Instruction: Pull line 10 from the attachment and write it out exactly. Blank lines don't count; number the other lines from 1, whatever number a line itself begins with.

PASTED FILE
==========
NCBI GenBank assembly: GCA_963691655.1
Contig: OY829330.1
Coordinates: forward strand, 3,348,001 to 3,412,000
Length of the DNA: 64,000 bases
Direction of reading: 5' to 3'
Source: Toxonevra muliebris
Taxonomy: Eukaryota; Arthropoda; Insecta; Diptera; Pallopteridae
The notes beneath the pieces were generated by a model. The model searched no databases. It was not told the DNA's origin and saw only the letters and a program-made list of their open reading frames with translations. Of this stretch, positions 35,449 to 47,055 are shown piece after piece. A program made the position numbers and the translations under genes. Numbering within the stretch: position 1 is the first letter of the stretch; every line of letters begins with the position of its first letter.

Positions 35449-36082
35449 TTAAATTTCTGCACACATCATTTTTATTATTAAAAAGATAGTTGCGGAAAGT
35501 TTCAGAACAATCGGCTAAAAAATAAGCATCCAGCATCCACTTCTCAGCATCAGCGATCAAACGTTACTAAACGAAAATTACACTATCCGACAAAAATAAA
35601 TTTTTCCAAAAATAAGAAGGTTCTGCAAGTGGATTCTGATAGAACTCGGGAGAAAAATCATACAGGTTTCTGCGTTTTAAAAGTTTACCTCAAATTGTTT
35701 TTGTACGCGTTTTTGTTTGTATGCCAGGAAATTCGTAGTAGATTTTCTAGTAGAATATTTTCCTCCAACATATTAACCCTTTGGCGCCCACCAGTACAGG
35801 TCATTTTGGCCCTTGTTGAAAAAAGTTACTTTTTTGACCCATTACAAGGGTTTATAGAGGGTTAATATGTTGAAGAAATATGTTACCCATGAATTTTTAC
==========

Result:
35449 TTAAATTTCTGCACACATCATTTTTATTATTAAAAAGATAGTTGCGGAAAGT